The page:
Angered by opposition protests seeking to thwart polls, a burgeoning pro-election movement in Thailand is taking a stand to demand their votes are respected, with candlelight vigils and Facebook campaigns.
Seeking a middle ground in a bitterly divisive political conflict, the kingdom's newest street activist group aims to challenge anti-government demonstrators who want to install an unelected "people's council" to run the country.
"We want to vote. We want to vote! February 2, go to vote!," several hundred campaigners chanted while holding candles in a central Bangkok park this week.
"Now Thai people don't listen to one another, so we want them to see the light instead," said one of the campaign organisers, who asked not to be named for fear of being targeted by rival demonstrators.
Opponents of Prime Minister Yingluck Shinawatra have staged more than two months of street protests aimed at forcing her elected government from office.
They aim to curb the political dominance of Yingluck's billionaire brother, fugitive former premier Thaksin Shinawatra, whom they accuse of controlling the government from self-exile.
Thousands marched in the centre of the city yesterday. "We have to go on with our fight because what we are doing is for our country," rally leader Suthep Thaugsuban said, although he added the movement was on "full alert".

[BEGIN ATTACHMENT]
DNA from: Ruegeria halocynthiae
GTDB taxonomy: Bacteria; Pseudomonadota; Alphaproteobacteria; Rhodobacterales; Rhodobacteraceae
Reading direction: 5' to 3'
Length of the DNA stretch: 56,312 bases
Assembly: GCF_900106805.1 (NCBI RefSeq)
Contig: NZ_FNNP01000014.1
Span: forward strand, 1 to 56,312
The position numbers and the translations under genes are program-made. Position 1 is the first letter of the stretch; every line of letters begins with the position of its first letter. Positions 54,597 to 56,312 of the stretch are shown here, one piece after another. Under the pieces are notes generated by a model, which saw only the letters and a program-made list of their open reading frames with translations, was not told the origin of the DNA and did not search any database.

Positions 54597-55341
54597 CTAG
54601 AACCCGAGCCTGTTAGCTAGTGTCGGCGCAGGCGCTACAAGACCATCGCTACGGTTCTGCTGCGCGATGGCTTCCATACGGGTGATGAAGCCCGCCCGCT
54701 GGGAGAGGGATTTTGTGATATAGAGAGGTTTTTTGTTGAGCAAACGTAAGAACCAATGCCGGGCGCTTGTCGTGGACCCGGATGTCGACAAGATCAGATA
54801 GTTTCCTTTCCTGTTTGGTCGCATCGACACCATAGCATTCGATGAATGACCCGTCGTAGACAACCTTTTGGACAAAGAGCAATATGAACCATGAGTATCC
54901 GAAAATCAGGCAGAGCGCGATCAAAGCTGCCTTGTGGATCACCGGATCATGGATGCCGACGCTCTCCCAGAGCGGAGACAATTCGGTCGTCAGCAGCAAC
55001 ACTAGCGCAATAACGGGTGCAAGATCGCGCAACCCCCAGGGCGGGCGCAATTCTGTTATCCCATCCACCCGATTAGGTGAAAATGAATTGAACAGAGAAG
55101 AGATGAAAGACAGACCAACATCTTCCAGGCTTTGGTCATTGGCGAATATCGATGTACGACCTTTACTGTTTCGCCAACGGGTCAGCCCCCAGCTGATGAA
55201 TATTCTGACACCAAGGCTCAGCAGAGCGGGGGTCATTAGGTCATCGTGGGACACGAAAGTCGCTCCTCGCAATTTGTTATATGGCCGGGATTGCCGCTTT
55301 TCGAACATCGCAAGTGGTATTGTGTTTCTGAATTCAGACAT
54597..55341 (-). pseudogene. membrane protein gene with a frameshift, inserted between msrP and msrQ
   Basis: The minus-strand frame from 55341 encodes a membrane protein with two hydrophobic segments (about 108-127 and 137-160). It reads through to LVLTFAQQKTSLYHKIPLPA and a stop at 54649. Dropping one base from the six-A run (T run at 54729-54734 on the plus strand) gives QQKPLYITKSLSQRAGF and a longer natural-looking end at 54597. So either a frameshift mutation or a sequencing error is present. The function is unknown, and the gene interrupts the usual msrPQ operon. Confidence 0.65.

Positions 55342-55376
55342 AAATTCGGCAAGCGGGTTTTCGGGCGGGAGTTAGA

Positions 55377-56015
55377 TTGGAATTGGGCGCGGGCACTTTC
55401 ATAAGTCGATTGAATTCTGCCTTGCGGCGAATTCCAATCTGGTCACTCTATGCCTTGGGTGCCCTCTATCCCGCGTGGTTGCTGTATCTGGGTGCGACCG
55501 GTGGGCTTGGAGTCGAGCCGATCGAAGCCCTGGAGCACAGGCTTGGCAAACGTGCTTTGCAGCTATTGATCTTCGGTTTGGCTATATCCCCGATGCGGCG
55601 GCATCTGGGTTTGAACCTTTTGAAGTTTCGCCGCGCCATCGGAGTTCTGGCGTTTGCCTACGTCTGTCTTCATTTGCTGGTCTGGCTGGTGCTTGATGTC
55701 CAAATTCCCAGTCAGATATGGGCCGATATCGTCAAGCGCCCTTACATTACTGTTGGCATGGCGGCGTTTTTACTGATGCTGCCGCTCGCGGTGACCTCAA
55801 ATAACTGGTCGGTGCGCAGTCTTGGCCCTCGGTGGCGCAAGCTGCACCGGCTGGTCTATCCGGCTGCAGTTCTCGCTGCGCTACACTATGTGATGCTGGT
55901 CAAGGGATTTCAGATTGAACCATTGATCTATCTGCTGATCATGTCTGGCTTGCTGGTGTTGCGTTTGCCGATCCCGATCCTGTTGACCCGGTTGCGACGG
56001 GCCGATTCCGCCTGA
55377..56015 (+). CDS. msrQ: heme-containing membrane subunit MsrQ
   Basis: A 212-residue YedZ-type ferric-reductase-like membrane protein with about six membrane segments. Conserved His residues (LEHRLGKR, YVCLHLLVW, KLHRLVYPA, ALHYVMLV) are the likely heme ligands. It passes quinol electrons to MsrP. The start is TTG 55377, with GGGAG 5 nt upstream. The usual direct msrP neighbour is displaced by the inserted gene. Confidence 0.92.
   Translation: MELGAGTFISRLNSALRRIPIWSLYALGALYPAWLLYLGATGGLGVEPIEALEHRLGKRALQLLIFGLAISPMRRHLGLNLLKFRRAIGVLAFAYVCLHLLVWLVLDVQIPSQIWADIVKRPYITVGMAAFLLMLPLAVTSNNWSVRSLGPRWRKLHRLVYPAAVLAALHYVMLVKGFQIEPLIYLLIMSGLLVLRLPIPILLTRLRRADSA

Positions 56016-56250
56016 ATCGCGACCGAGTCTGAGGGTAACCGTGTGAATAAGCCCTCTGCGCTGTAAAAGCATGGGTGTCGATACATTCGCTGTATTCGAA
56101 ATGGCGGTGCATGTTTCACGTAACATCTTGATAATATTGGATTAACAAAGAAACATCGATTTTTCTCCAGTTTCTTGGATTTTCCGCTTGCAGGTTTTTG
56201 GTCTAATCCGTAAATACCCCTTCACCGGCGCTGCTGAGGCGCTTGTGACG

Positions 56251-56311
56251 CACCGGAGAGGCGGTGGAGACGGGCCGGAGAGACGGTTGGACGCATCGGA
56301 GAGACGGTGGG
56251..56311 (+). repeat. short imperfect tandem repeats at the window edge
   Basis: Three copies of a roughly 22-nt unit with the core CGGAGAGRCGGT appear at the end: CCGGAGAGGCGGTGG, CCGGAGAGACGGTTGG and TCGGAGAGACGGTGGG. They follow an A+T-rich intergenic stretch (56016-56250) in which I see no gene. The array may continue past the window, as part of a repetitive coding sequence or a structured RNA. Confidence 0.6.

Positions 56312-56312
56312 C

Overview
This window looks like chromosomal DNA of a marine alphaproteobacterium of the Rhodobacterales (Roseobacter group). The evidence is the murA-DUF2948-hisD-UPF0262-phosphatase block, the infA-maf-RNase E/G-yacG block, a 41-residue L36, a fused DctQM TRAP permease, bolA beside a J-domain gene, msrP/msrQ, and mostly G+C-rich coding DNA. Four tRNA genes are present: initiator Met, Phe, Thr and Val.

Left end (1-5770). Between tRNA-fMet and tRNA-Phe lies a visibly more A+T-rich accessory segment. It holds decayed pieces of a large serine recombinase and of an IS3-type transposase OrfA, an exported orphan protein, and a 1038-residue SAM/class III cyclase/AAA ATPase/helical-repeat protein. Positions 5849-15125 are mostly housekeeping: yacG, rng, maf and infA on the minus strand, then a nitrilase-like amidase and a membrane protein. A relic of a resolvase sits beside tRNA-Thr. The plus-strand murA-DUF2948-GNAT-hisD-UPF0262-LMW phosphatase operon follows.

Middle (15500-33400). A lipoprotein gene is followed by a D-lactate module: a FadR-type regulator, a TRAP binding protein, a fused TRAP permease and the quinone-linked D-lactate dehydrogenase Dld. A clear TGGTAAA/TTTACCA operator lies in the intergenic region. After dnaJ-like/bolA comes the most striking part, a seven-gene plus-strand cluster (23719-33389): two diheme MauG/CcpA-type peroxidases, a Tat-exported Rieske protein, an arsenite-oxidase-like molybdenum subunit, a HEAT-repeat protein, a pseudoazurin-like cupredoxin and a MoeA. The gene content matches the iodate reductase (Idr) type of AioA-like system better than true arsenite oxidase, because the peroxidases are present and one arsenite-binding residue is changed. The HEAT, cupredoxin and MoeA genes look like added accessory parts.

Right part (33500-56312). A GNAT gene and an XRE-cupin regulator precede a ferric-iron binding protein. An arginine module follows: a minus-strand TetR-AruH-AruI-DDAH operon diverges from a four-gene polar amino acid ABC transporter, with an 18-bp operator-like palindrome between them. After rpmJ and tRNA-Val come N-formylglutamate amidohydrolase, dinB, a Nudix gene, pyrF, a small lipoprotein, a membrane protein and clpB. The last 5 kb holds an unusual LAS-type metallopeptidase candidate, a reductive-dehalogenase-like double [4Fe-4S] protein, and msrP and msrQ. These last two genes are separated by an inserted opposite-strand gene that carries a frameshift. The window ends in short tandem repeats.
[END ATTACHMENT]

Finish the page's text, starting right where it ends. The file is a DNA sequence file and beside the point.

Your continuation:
Suthep was nearby when an explosion tore through Friday's march as protesters neared a busy intersection in the shopping district of the city.
The capital's Erawan emergency centre said the blast left one dead and 37 injured, with 11 remaining in hospital.
But a growing number of Thais are starting to speak out to insist the protests are not in their name.
Several Facebook pages supporting the election and seeking a peaceful solution have been set up. People have posted photographs of themselves online holding signs which read "Respect My Vote".
The pro-election supporters are mostly Bangkok residents ranging from professors to university students, activists and celebrities, carrying out symbolic activities such as releasing white balloons and wearing white shirts as a sign of neutrality in the country's colour-coded political conflict.
"The protesters have generalised that all Bangkokians are on their side, but we are the people who have been frustrated and pressured for a long time," said Patcharee Angkoontassaneeyarat, the administrator of one of the pro-election Facebook pages.
"The protests have gone beyond the limits of our patience. We also want to make our voices heard," added Patcharee.
Thailand has been rocked by years of rival protest movements - notably the royalist "yellow shirts" and their arch-rivals the "red shirts", who are broadly supportive of Yingluck and Thaksin.
Experts say a "third voice" is now spreading. "They are people not only in Bangkok but also in towns in other provinces who have been patient up to now, but one day they just could not stand it anymore," Puangthong Pawakapan, professor of political science at Bangkok's Chulalongkorn University, said.